PSC won’t pursue further wind farm studyThe Public Service Commission of Wisconsin has dealt a blow to a group of Town of Forest residents hoping to stop the installation of a wind turbine farm in northeast St. Croix County.
By: By Jeff Holmquist, New Richmond News
The Public Service Commission of Wisconsin has dealt a blow to a group of Town of Forest residents hoping to stop the installation of a wind turbine farm in northeast St. Croix County.
In a letter dated Jan. 24, the PSC indicated it would not order an environmental impact statement for the Highland Wind Farm project, which could include between 41 and 44 turbines scattered throughout the township if approved.
The PSC reopened its approval process last month to consider a recently completed report on possible health impacts at the Shirley wind farm in eastern Wisconsin. That report, conducted by sound experts, concluded that further research may be required in order to determine if operating turbines have a negative impact on the health of people living nearby.
But the report stopped short of suggesting that there is a definite link between industrial turbine operations and the health of individuals.
The PSC letter states that the study did not provide additional information that is critical to the regulatory agency’s decision making process related to the Highland project in Forest. The PSC stated further study is “not warranted” prior to a decision being made on the wind farm plan.
Emerging Energies of Wisconsin officials were pleased with the PSC decision.
“We believe the letter speaks for itself,” said Jay Mundinger, founding principal. “We continue to believe that wind energy is safe, clean and beneficial to Wisconsin.”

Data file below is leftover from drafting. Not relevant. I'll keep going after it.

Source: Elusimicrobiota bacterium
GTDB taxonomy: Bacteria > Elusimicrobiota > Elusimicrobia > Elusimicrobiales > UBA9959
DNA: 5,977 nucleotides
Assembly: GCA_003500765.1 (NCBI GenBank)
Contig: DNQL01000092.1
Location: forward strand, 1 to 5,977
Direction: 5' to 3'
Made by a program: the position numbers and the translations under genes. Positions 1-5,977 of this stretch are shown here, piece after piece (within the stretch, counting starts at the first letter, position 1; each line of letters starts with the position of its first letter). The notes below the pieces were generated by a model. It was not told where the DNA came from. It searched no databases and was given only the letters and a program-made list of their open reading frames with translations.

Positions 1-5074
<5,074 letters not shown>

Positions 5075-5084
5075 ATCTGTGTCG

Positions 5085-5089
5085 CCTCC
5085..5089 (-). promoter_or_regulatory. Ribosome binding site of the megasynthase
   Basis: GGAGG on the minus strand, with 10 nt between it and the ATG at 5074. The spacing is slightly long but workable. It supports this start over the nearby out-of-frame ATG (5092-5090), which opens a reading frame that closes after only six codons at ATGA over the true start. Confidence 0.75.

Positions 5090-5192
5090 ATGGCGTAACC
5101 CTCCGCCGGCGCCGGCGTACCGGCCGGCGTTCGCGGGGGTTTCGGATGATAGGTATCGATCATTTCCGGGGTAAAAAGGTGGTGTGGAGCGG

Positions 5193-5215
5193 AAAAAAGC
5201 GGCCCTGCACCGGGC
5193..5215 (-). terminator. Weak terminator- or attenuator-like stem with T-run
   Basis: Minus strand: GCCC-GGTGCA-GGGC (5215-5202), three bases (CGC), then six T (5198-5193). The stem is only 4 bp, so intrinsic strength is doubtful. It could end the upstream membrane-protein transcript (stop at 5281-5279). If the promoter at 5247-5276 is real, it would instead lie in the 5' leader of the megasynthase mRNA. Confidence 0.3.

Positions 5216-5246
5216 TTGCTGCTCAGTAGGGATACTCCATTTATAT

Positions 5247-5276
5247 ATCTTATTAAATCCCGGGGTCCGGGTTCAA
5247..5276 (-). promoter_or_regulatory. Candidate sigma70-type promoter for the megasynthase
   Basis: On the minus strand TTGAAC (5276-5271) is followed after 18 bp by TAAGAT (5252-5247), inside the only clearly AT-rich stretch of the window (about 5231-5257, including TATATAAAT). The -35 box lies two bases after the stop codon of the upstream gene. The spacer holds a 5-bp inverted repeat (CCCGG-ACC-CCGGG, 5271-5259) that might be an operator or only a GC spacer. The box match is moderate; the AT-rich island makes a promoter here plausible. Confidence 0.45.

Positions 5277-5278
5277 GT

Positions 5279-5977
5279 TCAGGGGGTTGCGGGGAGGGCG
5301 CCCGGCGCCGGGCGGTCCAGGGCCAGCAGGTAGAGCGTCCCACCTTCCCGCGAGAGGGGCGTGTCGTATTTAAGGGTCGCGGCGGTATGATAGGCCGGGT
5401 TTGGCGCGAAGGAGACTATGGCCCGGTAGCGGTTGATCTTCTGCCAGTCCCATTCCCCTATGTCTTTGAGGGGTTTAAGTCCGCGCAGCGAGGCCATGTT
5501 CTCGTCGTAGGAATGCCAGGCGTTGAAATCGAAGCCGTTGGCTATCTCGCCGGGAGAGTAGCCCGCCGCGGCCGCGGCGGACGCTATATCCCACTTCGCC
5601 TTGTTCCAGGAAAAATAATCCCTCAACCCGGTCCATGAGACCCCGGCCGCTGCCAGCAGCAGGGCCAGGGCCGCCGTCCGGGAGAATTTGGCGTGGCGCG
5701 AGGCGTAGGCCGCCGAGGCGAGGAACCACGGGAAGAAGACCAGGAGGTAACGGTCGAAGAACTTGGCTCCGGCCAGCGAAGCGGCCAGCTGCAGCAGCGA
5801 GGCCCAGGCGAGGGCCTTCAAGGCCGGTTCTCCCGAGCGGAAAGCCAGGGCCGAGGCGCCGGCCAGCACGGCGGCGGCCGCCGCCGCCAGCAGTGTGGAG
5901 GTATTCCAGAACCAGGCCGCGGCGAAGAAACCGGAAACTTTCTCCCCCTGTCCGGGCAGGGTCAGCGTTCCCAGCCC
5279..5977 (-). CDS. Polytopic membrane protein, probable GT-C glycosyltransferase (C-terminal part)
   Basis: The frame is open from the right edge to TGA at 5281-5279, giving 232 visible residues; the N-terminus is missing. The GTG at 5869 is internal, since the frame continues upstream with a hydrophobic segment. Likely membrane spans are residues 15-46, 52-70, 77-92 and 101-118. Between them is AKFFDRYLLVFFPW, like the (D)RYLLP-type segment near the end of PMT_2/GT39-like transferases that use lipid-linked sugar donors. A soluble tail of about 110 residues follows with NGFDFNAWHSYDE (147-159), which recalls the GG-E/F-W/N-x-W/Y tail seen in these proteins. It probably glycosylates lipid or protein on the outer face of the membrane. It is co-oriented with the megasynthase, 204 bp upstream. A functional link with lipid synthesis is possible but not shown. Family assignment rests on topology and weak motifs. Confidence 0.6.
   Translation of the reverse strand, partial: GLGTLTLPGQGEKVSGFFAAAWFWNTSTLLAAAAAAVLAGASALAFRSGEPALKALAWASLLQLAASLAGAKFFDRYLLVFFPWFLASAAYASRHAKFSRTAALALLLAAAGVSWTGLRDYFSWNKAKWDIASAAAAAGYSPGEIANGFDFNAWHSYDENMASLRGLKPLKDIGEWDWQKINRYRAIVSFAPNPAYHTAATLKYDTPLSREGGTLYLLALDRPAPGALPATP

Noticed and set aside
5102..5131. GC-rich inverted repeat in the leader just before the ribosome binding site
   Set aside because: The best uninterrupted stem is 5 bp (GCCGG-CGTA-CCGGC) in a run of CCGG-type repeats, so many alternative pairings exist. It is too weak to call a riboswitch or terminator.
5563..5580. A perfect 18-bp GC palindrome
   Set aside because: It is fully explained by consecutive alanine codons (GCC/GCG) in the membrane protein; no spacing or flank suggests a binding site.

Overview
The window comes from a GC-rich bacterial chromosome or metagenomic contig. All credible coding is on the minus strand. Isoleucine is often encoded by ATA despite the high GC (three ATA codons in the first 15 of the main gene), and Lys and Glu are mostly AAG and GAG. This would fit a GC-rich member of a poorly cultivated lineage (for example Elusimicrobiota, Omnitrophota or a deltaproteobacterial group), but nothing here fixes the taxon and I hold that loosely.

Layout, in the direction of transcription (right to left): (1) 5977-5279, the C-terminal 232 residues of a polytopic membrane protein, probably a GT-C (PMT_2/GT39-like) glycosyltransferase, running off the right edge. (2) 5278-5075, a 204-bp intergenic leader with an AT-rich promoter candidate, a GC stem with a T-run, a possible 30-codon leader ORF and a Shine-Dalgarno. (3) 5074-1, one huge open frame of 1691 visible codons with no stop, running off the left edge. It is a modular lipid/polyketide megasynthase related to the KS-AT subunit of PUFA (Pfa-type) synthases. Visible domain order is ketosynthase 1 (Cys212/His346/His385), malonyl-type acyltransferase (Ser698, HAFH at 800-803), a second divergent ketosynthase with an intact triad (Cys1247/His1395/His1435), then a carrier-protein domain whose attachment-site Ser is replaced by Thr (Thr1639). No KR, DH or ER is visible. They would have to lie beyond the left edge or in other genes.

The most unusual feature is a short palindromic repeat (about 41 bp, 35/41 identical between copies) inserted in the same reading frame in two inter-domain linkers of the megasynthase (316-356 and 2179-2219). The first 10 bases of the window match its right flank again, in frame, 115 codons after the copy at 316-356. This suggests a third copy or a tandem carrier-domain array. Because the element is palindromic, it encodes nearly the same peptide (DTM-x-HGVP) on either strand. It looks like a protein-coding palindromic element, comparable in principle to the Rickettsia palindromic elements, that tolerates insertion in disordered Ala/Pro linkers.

Brenda Salseg, a member of the Forest Voice, an organization of local residents opposed to the Highland project, said the PSC ruling was disappointing.
“The Shirley Wind testing was not about audible noise and it was not intended to find a direct, medical link to the health problems Wisconsin families living in wind projects are reporting,” she said. “The Shirley report was based on detecting and documenting infrasound and low frequency noise (ILFN), and it did exactly that. ILFN was found and recorded at the three abandoned Shirley homes.”
She reported that one researcher and the homeowners were feeling ill during the Shirley testing and agreed with the PSC that that is not “new” information.
“Indeed, people living in industrial wind projects worldwide have been documenting their symptoms for the last 10 years and more,” she said. “ILFN is well-known to cause health issues, such as nausea, headache, ear pain and pressure and anxiety. Thousands of people, worldwide, are not manufacturing their health problems and all state they did not suffer the ailments before the turbines went online.”
She said the PSC decision is confusing because in one section it says “turbines could represent a substantial reduction in their quality of life” but concludes “no significant impact.”
“It could be the PSC environmental analysts do not want to be responsible for potentially killing the Highland Wind project,” Salseg said. “I believe the ILFN found during the Shirley testing is the smoking gun, and more testing and study is needed in wind projects.”